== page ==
That pessimism is seen also in the tepid investment environment, with most respondents saying they had no plans to increase their investments in China beyond 10%, and many with no plans to invest more at all. There is “a host of policy and regulatory issues that are contributing to lower investment,” Alan Beebe, the chamber’s president, said on a press call.

Covid-19, of course, continues to present manifold frustrations. The majority of respondents said the cost of products and services has been negatively impacted, as has suppliers’ ability to provide materials and component parts. Nearly 75% singled out the negative impact on international transportation costs.

And nearly all of the 27 firms that said they are planning to relocate cited pandemic repercussions as the driving factor, as China continues with its stringent “zero-Covid” policies. But the number one obstacle China’s Covid-19 approach has on firms is transportation and travel. China’s borders remain largely closed to foreigners and 21-day quarantines remain in place for the few who manage to enter. There is also only a trickle of flights currently into China, and the ticket prices are often extraordinarily high.

The report noted that this not only affects inbound American businesspeople and their families, but also hinders Chinese staff from what were once routine trips to the U.S. Stemming from this, there were significant increases in firms who said qualified candidates are unable or unwilling to move to China.

One finding stood out that hadn’t previously been reported. Companies were asked if they had received an increase in pressure from the government or media to make—or refrain from making—politically sensitive statements. Unsurprisingly, 66% said they had received such pressure from the Chinese government, and 38% from Chinese media—most of which are state-owned. But 32% said they had also experienced similar pressure from the U.S. government.

The report didn’t delve into what specifically the firms were pressured to say or not say, but it highlights the difficulties of operating in an authoritarian country, and one that is in conflict with the firms’ home government.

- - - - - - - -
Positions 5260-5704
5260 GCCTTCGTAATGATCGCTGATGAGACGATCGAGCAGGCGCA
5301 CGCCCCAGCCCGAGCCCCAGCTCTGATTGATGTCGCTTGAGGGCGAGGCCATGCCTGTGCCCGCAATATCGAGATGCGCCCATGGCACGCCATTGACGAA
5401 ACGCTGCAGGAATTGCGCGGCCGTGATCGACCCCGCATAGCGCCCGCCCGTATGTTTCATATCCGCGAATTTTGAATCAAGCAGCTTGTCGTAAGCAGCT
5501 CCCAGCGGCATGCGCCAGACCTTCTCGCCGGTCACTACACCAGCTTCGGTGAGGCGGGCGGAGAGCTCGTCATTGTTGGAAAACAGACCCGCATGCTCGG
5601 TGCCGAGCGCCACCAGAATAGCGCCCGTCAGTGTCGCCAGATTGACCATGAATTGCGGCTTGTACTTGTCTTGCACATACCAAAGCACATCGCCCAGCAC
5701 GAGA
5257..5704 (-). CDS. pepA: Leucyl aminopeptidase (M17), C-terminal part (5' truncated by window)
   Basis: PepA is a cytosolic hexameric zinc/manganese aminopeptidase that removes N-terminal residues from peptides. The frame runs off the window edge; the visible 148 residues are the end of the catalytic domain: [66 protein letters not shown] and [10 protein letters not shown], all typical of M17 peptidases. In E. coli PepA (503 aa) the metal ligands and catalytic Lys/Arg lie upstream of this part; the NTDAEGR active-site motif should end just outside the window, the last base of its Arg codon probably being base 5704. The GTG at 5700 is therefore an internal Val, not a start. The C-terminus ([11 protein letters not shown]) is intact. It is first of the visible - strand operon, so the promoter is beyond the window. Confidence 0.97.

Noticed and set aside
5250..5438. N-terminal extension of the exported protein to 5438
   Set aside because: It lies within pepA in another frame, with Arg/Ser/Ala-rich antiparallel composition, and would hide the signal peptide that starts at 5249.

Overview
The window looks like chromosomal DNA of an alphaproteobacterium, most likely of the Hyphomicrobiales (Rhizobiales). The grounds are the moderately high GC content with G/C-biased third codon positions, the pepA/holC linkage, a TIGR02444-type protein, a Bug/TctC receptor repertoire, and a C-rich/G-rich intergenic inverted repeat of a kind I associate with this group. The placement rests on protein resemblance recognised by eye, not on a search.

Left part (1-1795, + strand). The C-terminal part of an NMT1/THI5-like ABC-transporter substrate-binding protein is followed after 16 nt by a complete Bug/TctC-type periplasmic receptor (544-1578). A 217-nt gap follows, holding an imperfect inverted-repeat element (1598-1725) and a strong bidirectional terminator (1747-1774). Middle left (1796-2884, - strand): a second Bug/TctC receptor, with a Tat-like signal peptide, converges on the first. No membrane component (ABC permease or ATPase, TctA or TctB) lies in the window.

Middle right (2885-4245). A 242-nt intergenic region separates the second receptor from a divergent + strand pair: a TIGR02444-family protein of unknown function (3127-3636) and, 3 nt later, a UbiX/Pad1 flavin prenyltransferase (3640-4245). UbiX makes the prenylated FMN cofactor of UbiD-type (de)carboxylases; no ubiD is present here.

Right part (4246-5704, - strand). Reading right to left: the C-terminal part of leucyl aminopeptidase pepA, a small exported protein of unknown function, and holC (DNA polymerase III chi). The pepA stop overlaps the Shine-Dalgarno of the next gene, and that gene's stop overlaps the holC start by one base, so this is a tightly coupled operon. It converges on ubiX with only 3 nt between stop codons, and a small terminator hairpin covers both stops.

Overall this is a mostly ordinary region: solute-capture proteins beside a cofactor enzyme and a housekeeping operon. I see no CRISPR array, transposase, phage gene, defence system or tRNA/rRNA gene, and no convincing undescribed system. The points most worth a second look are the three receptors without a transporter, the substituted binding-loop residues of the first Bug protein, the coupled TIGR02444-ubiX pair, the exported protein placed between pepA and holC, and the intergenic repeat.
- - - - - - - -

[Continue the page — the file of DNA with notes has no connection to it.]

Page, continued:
In perhaps an incremental but positive step forward, China has moved to extend preferential policies related to the income tax for foreigners, and inched forward in launching the U.S.-China Fast Track Travel Channel Program, which aims to facilitate travel into China for the American business community and their families.

GM gears up to launch new premium import business in China

Tue, March 8, 2022, 4:56 AM PST

BEIJING (Reuters) – General Motors Co plans to create a new, independently owned premium brand in China that will market what the automaker’s China chief Julian Blissett recently described as “halo cars” brought in from the United States.

GM plans to build this new “premium import business” from the ground up and operate it with “a high level of autonomy,” GM said in a statement on Tuesday.

“Halo cars,” as described by Blissett, refer to premium, often high-performance cars that have an edgy design.

“We are inviting talent from across the industry to join us and jointly create our brand-new business in China,” it said.

The U.S. automaker issued the statement after multiple Chinese media outlets reported this week about the new wholly owned brand.

According to a Shanghai-based GM spokesperson, Blissett told Chinese media outlets on Friday the new premium brand will specialize in selling upscale GM vehicles currently unavailable in China through its existing brands. Those brands include Wuling, Baojun, Chevrolet, Buick and Cadillac, all of which are owned and operated with Chinese joint-venture partners.

Blissett told Chinese media outlets the new business will be fully owned by GM, the spokesperson said.

Additional details such as which vehicle models the new brand plans to sell or how such models are going to be marketed and distributed will be announced at a later date, she said.